Sarah Dunant is intoxicated with the past – the Renaissance specifically. The British writer who began her career in broadcasting at the BBC and writing crime thrillers, is so beguiling that anyone who thinks history is boring, must go and hear her speak at the 2015 Vancouver Writers Fest. You’ll never look at 16th century history and art in the same way again!
She has written four seductive international bestsellers translated into 30 languages, set in the turbulent Renaissance: The Birth of Venus, In the Company of the Courtesan, Sacred Hearts, and most recently Blood and Beauty about the infamous Borgias. ( A family, she feels, that has been much maligned by history.)
In her second novel, In the Company of the Courtesan, characters come to life in the Venice Jewish Ghetto, a timely subject, as the historical tourism landmark is about to receive a much-needed facelift from the American fashion designer, Diane von Furstenburg, who founded the Venetian Heritage Council. She has pledged $12 million to restore the crumbling Ghetto with its five synagogues and Jewish Museum back to its rich cultural heritage, in celebration of its 500th anniversary in 2016.
“If you go into the past, the world is beset by fanaticism and sadly, as we all know, not a lot has changed,” says Dunant by Skype from her home in London.
“When I was researching In the Company of the Courtesan it was all about power and control by the Church,” explains Dunant. “ Women and the Jews had extremely restrictive and confined lives at that time and were forced into roles they didn’t want to play.”
The word geto, comes from the Venetian Italian and the Ghetto Nuovo was established by the Republic of Venice to keep Jews away from the center of society. (It was the first case of officially organized segregation based on religion in Europe.) By 1492 any Spanish and Portugese Jews who had escaped the Inquisition, settled in Venice. They were forced to pay heavy taxes, wear yellow badges and hats and were confined to the Ghetto after dark. But even with all these restrictions, the Jews of Venice flourished.
“The Catholic Church was against usury, considering it a mortal sin and Jews were only allowed certain professions, like doctors, merchants, rag traders, moneylenders and pawnbrokers, “ explains Dunant. So when my character, Fiammetta Bianchini, a high-class courtesan, flees the sack of Rome, (first swallowing her jewels,) with business partner, Bucino a dwarf, and they arrive in Venice and the stones come out, she needs both a pawnbroker and beautiful clothes to wear. Bucino knows that the Ghetto will provide both. ”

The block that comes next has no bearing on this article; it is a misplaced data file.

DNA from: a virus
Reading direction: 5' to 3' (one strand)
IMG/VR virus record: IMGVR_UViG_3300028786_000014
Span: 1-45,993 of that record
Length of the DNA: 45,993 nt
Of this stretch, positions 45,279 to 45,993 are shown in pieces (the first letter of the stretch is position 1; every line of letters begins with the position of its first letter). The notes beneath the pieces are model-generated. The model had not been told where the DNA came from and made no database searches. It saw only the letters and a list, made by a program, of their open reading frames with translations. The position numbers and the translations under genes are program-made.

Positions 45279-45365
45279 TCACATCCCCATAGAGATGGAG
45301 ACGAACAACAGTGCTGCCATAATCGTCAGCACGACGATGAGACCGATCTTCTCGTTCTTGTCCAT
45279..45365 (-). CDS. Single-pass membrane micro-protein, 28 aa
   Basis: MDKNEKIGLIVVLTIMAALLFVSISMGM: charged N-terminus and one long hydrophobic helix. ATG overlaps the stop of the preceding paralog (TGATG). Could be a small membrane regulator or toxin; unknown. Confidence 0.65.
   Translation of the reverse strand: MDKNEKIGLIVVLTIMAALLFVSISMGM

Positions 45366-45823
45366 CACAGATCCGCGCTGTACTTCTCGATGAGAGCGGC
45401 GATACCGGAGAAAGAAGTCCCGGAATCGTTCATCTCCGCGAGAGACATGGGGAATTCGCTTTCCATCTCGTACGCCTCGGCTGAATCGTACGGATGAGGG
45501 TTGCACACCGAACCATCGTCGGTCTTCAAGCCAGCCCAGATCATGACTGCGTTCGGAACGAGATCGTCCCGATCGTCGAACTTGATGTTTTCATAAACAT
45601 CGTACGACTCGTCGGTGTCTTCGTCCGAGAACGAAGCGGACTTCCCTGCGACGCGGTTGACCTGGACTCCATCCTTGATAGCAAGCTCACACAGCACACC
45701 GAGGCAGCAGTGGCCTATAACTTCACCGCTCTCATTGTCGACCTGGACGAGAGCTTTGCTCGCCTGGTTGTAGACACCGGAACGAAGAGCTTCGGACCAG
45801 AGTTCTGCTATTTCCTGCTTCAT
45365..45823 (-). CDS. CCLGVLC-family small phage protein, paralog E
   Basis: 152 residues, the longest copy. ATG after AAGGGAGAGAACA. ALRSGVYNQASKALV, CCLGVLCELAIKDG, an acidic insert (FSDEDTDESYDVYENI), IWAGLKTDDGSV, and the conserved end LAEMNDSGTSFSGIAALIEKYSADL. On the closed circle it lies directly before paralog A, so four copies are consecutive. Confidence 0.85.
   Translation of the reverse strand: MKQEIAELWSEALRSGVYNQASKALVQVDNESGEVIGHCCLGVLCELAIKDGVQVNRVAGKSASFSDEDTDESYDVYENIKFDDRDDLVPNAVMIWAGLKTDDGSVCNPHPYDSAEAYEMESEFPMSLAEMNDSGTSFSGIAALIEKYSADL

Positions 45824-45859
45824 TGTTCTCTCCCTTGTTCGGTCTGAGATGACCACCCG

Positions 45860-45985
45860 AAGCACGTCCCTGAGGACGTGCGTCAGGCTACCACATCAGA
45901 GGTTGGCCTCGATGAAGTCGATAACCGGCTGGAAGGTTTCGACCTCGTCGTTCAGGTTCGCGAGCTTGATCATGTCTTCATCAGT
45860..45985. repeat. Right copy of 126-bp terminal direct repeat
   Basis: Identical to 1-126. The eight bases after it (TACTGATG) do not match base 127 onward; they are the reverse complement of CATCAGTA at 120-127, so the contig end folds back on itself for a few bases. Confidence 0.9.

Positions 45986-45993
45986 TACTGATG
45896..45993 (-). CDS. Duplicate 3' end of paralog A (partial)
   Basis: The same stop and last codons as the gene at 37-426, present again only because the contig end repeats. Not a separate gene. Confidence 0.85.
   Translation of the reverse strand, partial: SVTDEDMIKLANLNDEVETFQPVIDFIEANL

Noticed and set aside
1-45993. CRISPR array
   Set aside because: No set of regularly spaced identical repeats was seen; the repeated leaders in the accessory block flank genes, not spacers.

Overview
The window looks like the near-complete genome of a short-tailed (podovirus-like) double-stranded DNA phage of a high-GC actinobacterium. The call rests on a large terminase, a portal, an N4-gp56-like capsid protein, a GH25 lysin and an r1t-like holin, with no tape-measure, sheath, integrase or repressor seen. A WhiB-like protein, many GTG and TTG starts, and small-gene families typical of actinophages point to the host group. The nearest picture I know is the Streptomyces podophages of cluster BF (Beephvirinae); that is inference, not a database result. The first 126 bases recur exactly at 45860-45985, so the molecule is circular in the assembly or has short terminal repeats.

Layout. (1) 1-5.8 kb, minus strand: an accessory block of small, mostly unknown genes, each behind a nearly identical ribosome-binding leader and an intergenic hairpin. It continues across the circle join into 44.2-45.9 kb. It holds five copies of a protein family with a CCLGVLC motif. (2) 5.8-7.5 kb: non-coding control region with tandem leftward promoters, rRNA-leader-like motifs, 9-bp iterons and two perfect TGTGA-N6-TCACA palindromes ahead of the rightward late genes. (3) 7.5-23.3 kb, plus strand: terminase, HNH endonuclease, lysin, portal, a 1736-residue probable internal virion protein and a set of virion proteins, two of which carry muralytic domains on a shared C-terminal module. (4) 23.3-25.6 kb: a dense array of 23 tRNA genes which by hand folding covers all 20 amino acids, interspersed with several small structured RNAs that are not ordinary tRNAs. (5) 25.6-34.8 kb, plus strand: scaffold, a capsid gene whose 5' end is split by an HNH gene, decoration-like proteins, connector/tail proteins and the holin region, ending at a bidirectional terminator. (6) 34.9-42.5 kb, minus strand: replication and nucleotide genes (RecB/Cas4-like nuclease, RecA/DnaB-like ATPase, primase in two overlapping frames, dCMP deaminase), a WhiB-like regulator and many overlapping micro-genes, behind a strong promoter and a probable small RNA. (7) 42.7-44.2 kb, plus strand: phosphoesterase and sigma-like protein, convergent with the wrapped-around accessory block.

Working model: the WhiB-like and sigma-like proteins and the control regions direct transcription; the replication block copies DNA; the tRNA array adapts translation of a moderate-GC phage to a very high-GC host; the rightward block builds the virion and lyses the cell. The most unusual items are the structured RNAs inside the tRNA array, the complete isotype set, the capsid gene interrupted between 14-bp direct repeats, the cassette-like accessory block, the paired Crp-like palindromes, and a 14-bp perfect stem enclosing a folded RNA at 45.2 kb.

Dunant was trained as an historian at Cambridge, “where the romance of history is actually drummed out of you,” she laughs. But academia developed her skills as a voracious researcher which she has applied in spades when writing her novels.
“Many years ago, I first went to Florence to sort out a personal crisis in my own life,“ admits Dunant. “When I brought my daughters, then 10 and 13 to show them the city, my 13-year old said ‘Mum, I don’t do culture, I just do shopping.’ ” Well no wonder she was bored because I realized that all around me was the history of dead white men and all from a man’s perspective and that’s when I started to wonder – what would it be like if I was a woman 500 hundred years ago?
Now living half the year in London and the other in her flat in Florence, Dunant says “It’s the duty of the writer to tell the truth. Everything is based on historical fact but it’s only by imagining inhabiting their skins, that I’m able to conjur their characters.”
Sarah Dunant appears at the Vancouver Writers Fest, October 21 ‘Intoxicated With the Past’ and ‘Getting Under Their Skins’, October 25th ‘
TOP PHOTO: Historical fiction author, Sarah Dunant fell in love with the painting Venus of Urbino by Titian when she saw it at the Uffizi Gallery in Florence and knew immediately that the courtesan in the painting would be her inspiration for In the Company of the Courtesan. Photo of Sarah Dunant: Charlie Hopkinson